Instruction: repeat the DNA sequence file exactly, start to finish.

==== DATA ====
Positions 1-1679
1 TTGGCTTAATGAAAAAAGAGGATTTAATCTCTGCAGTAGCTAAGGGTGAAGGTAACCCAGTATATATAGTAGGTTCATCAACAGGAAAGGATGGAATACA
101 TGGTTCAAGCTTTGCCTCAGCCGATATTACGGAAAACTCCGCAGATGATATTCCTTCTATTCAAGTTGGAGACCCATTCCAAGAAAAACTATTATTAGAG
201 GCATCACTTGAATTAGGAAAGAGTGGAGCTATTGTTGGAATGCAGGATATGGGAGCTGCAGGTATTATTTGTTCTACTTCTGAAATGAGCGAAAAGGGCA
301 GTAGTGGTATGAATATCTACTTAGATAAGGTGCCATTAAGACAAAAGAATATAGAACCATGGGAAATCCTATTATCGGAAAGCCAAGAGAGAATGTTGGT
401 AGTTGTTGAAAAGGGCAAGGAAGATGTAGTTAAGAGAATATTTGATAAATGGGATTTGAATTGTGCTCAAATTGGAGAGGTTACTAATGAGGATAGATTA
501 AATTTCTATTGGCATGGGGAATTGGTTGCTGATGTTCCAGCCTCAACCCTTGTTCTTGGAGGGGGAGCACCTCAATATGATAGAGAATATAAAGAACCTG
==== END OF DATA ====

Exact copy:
Positions 1-1679
1 TTGGCTTAATGAAAAAAGAGGATTTAATCTCTGCAGTAGCTAAGGGTGAAGGTAACCCAGTATATATAGTAGGTTCATCAACAGGAAAGGATGGAATACA
101 TGGTTCAAGCTTTGCCTCAGCCGATATTACGGAAAACTCCGCAGATGATATTCCTTCTATTCAAGTTGGAGACCCATTCCAAGAAAAACTATTATTAGAG
201 GCATCACTTGAATTAGGAAAGAGTGGAGCTATTGTTGGAATGCAGGATATGGGAGCTGCAGGTATTATTTGTTCTACTTCTGAAATGAGCGAAAAGGGCA
301 GTAGTGGTATGAATATCTACTTAGATAAGGTGCCATTAAGACAAAAGAATATAGAACCATGGGAAATCCTATTATCGGAAAGCCAAGAGAGAATGTTGGT
401 AGTTGTTGAAAAGGGCAAGGAAGATGTAGTTAAGAGAATATTTGATAAATGGGATTTGAATTGTGCTCAAATTGGAGAGGTTACTAATGAGGATAGATTA
501 AATTTCTATTGGCATGGGGAATTGGTTGCTGATGTTCCAGCCTCAACCCTTGTTCTTGGAGGGGGAGCACCTCAATATGATAGAGAATATAAAGAACCTG